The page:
We understand from sources familiar with the Spotify integration that this player will support both music and podcasts. It has already been tested in non-U.S. markets, including Mexico and Thailand, and it’s expected to arrive in about a week.
The news was revealed in a wide-ranging interview with reporter Casey Newton on the company’s future pursuits in the audio world as Facebook aims to keep pace with upstart efforts like Clubhouse and increased activity in the podcasting world.
“We think that audio is going to be a first-class medium and that there are all these different products to be built across this whole spectrum,” said Zuckerberg. “Of course, it includes some areas that, that have been, you know, popular recently like podcasting and kind of live audio rooms like this, but I also think that there’s some interesting things that are under-explored in the area overall.”
Spotify has already supported a fairly productive relationship with the Facebook and Instagram platforms. In recent years the music and podcasts platform has been integrated more deeply into Instagram Stories where users can share content from the service, a feature that’s also been available in Facebook Stories.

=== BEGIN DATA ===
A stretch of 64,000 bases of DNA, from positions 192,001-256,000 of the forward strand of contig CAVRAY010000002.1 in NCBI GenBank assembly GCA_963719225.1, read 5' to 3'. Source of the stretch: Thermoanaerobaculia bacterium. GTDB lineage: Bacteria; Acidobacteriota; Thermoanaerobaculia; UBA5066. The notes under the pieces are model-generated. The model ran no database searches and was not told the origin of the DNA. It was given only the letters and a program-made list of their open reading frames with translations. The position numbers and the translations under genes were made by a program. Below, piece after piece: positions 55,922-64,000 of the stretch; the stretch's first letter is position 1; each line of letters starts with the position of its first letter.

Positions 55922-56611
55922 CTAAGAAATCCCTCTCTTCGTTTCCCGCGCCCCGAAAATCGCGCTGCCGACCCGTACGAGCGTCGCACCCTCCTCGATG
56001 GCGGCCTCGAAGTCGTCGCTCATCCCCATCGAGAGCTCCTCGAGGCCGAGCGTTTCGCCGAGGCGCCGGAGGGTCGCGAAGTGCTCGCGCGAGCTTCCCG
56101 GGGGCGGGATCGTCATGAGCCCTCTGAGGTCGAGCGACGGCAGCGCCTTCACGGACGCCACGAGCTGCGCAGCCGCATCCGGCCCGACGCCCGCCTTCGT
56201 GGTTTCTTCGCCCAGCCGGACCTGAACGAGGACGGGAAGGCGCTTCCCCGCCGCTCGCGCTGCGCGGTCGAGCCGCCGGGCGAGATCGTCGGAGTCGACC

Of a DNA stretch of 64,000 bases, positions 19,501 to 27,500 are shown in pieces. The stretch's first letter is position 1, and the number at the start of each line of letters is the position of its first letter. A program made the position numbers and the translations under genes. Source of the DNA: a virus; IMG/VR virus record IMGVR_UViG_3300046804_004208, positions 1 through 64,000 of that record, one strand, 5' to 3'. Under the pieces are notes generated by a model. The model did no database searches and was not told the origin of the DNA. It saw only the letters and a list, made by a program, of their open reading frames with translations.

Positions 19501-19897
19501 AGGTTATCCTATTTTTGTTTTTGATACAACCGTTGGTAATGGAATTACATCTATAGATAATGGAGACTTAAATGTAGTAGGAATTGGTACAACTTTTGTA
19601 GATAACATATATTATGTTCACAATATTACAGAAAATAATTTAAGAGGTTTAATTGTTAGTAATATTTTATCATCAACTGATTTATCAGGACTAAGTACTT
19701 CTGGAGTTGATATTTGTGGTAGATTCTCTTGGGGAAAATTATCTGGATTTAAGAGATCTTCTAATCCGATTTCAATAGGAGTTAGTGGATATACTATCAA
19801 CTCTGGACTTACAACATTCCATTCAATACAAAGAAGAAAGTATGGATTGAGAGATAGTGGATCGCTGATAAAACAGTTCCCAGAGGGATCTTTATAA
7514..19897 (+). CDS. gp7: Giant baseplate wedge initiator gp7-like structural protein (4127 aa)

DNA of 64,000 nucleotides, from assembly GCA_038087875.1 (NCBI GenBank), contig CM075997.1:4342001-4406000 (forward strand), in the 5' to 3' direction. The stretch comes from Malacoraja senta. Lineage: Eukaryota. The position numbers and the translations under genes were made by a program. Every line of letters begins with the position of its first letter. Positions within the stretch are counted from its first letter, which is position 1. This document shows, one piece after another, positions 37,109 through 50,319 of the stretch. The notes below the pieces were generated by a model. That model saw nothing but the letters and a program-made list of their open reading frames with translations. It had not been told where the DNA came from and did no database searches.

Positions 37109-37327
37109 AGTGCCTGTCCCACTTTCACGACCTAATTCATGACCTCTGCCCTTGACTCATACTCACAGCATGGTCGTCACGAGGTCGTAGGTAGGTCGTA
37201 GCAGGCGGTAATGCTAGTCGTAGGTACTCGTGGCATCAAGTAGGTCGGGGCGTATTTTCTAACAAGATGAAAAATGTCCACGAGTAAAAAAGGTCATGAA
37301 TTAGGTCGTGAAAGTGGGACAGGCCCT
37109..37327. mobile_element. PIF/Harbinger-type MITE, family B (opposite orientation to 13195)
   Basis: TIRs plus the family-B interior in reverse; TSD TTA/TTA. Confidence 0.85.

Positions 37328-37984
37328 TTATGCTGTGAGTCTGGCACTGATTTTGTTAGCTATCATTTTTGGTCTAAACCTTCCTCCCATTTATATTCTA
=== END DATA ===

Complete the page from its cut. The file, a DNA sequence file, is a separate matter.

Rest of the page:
Clubhouse closes an undisclosed $4B valuation Series C round, as tech giants’ clones circle – TechCrunch
Buzzy “social audio” app Clubhouse has raised a Series C funding round, reportedly valuing the company at $4 billion. Clubhouse said the new round of financing was led by Andrew Chen of Andreessen Horowitz, with participation from DST Global, Tiger Global and Elad Gil. This round means Clubhouse has tripled the valuation it attained in January when Andreessen Horowitz led its Series B funding round.